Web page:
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I Am A Teacher of Tomorrow and Not Yesterday!

It looks like TCDSB is going down a similar path as TDSB, pointed out in this conversation with Dean, although one can only guess at this point. (I’m sorry if I’m a pessimist)  There was a request for information on the “Use of cell phones and other electronic devices on school property .“

The survey itself is available on the TCDSB web site. I was particularly troubled by the reference to iPods, MP3 players and the likes.

The problem is not with the tools but old practices meeting today’s student. You can always turn off a phone or iPod, but by banning tools that students use everyday are we preparing our children for tomorrow or yesterday?

Cellphones in Education

This is an extended response to Dean’s Post “This is what we are dealing with” which I commented on a few times. Dean was referring to the CBC article ban of Toronto school boards on cellphones.

If we are going to disagree with a cell-phone ban then there needs to be evidence to support why we disagree, with a few of our own personal reasons, research and examples. A couple of ideas that I shared around the use of cellphones were based on features that cellphones have(I added a few more here):

  • Use photo feature to capture two blackboards full of writing that students were supposed to copy down after 100 minutes of class time by a history teacher. (Some old resentment here)
  • Use photo feature – notes, PowerPoint, diagrams – anything that needs data archiving and retrieval
  • Capture video of science experiments for labs and share the results with the teacher to annotate projects or use as part of the process.
  • Videojournalist for purpose and product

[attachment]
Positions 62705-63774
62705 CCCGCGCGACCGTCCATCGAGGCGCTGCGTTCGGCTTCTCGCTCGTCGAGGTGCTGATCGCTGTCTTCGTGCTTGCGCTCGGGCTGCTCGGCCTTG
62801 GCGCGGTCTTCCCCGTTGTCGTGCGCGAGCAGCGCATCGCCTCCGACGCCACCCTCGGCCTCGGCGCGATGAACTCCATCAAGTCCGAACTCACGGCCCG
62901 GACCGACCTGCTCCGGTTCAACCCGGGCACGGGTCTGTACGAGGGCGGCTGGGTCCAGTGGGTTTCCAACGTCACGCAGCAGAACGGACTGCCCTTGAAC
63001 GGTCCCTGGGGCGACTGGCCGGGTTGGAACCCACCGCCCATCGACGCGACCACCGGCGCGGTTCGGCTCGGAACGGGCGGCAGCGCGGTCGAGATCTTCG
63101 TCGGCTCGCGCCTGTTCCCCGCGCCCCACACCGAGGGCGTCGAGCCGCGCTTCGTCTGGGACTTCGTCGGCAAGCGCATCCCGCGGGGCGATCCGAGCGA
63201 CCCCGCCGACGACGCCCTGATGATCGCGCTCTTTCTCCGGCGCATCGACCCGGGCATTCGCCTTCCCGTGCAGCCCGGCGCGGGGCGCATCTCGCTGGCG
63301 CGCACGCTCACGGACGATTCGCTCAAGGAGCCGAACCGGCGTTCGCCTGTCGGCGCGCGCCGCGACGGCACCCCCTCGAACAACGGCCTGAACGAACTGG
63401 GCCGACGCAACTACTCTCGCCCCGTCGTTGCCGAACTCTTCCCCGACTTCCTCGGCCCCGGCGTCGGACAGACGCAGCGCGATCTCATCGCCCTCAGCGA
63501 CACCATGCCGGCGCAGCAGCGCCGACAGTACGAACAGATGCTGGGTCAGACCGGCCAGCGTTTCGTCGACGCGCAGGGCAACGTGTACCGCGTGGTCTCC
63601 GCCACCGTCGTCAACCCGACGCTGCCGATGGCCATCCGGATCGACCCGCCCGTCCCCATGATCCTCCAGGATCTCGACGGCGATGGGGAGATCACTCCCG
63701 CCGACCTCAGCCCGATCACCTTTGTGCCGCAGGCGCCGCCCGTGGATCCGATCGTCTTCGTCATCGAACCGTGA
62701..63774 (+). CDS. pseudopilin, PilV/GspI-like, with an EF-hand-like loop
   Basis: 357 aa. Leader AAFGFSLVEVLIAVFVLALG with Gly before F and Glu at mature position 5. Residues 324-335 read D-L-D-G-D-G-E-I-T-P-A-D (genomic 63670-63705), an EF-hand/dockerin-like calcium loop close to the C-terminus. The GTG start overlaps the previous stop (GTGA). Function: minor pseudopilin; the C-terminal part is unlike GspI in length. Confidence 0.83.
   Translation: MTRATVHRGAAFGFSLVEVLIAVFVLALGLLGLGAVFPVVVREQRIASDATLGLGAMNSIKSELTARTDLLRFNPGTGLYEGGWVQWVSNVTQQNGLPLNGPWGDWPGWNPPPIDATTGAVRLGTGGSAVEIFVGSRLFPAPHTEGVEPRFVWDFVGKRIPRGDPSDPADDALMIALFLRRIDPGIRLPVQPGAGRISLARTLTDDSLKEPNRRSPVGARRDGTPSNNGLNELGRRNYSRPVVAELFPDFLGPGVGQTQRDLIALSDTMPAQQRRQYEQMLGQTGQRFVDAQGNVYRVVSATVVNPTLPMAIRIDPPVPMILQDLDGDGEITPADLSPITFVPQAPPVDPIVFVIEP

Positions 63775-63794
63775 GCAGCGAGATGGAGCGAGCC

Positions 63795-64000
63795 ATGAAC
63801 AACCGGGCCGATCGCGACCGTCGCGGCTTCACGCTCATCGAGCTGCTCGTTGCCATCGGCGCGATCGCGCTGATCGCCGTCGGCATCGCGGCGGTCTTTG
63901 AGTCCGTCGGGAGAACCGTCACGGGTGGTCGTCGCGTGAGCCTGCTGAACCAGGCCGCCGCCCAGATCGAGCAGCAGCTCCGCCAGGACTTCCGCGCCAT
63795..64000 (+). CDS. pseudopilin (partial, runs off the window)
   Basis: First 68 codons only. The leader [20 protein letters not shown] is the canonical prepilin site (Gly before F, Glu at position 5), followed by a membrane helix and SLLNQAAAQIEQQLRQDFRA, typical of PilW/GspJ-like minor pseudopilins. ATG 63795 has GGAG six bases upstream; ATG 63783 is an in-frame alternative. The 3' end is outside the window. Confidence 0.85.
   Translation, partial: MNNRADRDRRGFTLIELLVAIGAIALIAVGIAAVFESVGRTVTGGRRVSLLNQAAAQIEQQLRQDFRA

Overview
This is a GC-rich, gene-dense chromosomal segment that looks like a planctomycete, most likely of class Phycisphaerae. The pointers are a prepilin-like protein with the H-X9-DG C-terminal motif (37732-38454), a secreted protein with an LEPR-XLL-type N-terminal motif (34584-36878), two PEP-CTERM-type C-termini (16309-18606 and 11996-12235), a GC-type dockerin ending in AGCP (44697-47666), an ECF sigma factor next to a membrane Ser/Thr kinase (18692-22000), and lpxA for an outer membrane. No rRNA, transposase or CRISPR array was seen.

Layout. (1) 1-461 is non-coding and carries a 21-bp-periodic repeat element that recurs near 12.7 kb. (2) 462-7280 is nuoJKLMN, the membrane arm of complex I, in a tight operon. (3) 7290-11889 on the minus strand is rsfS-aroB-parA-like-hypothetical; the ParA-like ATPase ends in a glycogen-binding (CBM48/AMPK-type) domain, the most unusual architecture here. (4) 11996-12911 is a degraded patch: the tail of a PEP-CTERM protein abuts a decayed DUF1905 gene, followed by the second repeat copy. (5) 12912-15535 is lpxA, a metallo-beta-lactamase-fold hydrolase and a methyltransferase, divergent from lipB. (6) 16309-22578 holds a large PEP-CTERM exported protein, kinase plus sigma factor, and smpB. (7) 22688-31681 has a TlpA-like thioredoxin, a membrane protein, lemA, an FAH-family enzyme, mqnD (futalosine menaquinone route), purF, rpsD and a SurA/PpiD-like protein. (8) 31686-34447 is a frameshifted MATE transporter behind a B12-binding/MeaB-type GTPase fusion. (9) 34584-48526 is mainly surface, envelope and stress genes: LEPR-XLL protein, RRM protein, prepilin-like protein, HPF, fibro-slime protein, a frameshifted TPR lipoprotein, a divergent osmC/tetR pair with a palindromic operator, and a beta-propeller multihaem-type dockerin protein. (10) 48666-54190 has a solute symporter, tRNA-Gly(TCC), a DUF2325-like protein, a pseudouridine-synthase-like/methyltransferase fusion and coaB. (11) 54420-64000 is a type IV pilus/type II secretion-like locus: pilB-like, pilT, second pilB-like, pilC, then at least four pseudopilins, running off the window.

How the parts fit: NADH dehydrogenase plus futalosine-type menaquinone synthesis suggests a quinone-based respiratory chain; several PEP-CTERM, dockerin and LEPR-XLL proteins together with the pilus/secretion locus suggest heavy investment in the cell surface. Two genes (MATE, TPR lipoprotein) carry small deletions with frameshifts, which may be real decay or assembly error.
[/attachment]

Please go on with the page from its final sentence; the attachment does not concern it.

• Students record notes from their classes by using the voice-mail features – or cell to podcast web tools.
  • Use RMinder to blast voice and text reminders to students based on assignments and due dates of different events. Can even match to events in outlook, google cal, ical and more.

One of the more obvious tools is Internet browsing and web sites that could be accessed for learning. eSchoolNews as pointed out by Dean, mentions Wink Site for creating web sites that can be accessed by mobile phones. It also has a nice little education section.

Pointed out the following article from What Can You Learn from a Cell Phone? Almost Anything!by Marc Prensky. Which includes some practical examples like the cell phone audio tours of Minute Man National Historical Park, test preparation tools, and mobile phone games.

I also pulled out the following quote which seemed appropriate to the article:

As usual, students are far ahead of their teachers on this. The first educational use they have found (in large numbers) for their cell phones is retrieving information on demand during exams. Educators, of course, refer to this as “cheating.” They might better serve their students by redefining open-book testing as open-phone testing, for example, and by encouraging, rather than quashing, student innovation in this and other areas. Let me state definitively that I am not in favor of cheating. I am in favor of adjusting the rules of test-taking and other educational practices in a way that fosters student ingenuity and creativity in using learning tools and that supports learning rather than administration.

There seems to be much more research in the UK, Europe and Australia on this, as I bookmark.


Innovate-Live Seminar Series (Registration is free.)

June 7, 2007, 1:00 PM EST
SMS as an Instructional Tool
Seminar Leader: Susana Sotillo, Associate Professor of Linguistics, Montclair State University

Preliminary results of an eight-month Short Message Service (SMS) pilot study on social networks and language functions show that students often use SMS to request clarification of class assignments, readings, and exam questions posted to the university’s course management system. Students also use text messaging to justify absences or to request favors, such as letters of reference or research guidance. This seminar will explore the use of SMS or text messaging between an instructor and college students at a large urban state university as a potential pedagogical tool for encouraging active student participation. An important question that needs to be addressed is whether it is possible for an instructor to use text messaging to pose an overarching question that addresses course goals and objectives (e.g., What is the nature of language? What functions do we perform with language?). Would this type of question generate thoughtful student responses? Since text messaging is extremely popular among entering freshmen, could the use of specific types of questions keep students interested in a semester-long conversation that would lead to what education experts refer to as the social construction of knowledge?

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